Tuesday, 20 January 2015

Can’t Buy Me Gloves

Gardens provide a wealth of stimulation for each one of our five senses – so much so that it often strikes me as redundant to use the term “sensory” when referring to a particular style of garden (you know the kind of thing – the ones with the florally flowers and the features full of wet water). But the sense that’s been concerning me these last few weeks is that of touch; particularly with reference to those parts of my body that come into physical contact with the garden in all its wintery glory; cold, wet, and muddy.

My feet are generally kept in a state approaching comfort by means of a pair of thick socks and a well-placed PostIt note reminding me not to leave my boots in the land rover or porch over night (safety toe-caps seem to retain the cold for an unfeasibly long time given half the chance – they must contain the same stuff that you find in ice packs). I confess I’m still wearing shorts, partly due to the odd bout of housemaid’s knee, but mostly because I just find them easier to move about in. Thus exposed to the elments, you’ll doubtless be delighted to hear that, nonetheless, my knees are coping admirably when called upon to interface with the frosty ground. If I find myself having to kneel for a long period of time on frosted soil, a knee pad or two can be pressed into service. But really, it’s my hands that are of most concern, or at least, finding appropriate protection for them.

I get through gardening gloves at a rate of knots, and it’s not because I’m a cheapskate. In fact, my glove of choice is the Gold Leaf ‘Dry Touch’, which aren’t inexpensive – made of reasonably tough, supple leather, with a light fleecing and moderate waterproofing, they’re the best I’ve found for general work, but I’ll still shred a pair within a fortnight, spending the next couple of weeks with the torn fingers bandaged in duck tape* before I take the plunge and invest in another pair. They’re not the warmest gloves either – you’d want the Gold Leaf ‘Winter Touch’ for that (I wrote a post on these here). These are like luxurious insulated riggers, but you can forget them if you want to do anything requiring even a moderate level of finesse. Frankly, though your hands will be nice and toasty, you might as well wear mittens unless all you intend to use them for is pruning with loppers and picking up sticks with the girth of a rolling pin.

Look nice when they’re new, don’t they?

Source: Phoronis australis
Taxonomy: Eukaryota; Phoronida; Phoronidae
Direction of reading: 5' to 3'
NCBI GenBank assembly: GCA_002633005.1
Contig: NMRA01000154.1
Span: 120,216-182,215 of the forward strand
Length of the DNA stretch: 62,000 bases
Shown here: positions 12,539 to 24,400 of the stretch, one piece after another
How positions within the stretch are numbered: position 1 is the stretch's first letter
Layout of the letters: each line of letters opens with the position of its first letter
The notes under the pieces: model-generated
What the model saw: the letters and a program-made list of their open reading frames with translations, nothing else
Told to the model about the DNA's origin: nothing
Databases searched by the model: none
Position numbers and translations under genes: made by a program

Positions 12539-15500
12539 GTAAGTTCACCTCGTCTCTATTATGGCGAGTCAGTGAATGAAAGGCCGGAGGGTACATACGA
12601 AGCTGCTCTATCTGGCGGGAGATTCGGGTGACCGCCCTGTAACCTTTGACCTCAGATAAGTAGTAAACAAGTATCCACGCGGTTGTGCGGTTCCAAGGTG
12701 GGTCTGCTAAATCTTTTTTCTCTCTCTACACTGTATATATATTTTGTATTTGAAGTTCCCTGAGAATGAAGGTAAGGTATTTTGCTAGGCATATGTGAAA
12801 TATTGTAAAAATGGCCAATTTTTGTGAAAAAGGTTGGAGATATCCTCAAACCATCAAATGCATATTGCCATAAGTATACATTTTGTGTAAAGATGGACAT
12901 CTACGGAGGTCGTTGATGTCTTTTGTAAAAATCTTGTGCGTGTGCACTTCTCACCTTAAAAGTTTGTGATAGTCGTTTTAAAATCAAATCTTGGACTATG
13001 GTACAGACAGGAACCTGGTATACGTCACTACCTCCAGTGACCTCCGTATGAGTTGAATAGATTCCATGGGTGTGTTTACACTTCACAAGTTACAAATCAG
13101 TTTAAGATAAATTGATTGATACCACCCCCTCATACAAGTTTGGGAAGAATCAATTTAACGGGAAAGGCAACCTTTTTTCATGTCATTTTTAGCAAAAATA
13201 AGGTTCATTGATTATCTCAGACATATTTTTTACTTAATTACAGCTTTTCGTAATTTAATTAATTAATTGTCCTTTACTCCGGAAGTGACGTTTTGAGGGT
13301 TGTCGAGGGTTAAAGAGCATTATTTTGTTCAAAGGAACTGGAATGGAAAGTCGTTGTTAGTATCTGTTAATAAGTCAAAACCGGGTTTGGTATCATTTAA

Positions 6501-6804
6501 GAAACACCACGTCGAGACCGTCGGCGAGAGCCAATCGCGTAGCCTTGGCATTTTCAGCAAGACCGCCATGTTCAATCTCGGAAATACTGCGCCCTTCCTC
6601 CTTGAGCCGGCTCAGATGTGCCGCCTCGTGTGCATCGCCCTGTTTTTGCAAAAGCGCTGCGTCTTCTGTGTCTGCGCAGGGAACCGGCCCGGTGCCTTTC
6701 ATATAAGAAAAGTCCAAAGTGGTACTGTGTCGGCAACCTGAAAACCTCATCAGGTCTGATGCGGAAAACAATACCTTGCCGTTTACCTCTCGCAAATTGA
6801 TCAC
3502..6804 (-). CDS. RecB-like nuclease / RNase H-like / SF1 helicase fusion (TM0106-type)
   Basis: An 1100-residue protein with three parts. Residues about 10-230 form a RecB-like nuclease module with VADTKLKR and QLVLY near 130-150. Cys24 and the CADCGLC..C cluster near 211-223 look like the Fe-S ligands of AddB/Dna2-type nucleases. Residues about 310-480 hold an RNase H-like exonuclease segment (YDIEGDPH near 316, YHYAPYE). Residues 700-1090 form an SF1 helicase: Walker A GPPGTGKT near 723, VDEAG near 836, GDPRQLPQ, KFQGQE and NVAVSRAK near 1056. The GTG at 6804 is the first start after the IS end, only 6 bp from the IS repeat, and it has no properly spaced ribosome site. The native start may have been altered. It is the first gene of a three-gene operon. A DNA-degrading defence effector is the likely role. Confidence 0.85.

Not so good after a couple of weeks
Even worse close up. This are beyond even duck tape.
I spend a fair amount of time over winter perched with my weight distributed over a wide board, and my fingers scrabbling about in the wet clay soil, pulling out weeds. Thick gloves don’t do well in the mud, so I resign myself to cold hands and select a much thinner glove, usually some stretchy polyester knitted thing with a rubberised coating, like the ones pictured at the top of this post. These have the benefit of giving a level of protection while also allowing freedom of movement, and you can easily rinse your hands off when the mud gets too much (oh, the joys of Kentish clay in the winter!). They also keep your hands relatively clean for the moments when, inevitably, my phone rings and has to be hauled out of a deep pocket. A downside I’ve found is that the colour invariably runs, and I return home at the end of the day with my hands a deathly shade of green, exhibiting the kind of palour you’d expect to see on a body lying in the morgue, rather than a living, breathing, albeit only slightly warmer specimen.

The corollary of all this is that at any one time I’ve got at least two, often three pairs of gloves with me. Perhaps I should toughen up and develop rhino-like, craggy skin on my hands, so thick you couldn't push a crataegus thorn into the palm if you tried. To be honest, though, my hands are already hard enough to get clean after a day’s work, and I don’t relish the thought driving, or dealing with the diary, phone and payments with muddy paws. I find it mystifying that, with all the developments in modern materials, there doesn’t seem to be a single brand of glove on the market that provides an acceptable combination of warmth, protection, waterproofing and dexterity for the gardener, even at the higher price points. Surely it must be out there somewhere? Apparently not. But I intend to keep searching, all the while wrapping metres of duck tape around my constantly-disintingrating hand attire.

These ‘Reinforced Riggers’ lasted two hours. TWO HOURS! Rubbish.

If you’ve found the perfect gardening glove, or have had similar frustrations with yours, do let me know in the comments below. Misery loves company!

*I looked it up, if you’re wondering. Apparently, both Duck Tape and Duct Tape are correct. In fact, it appears the former was used before the more specific title was applied. It said so on the interweb, so it must be true.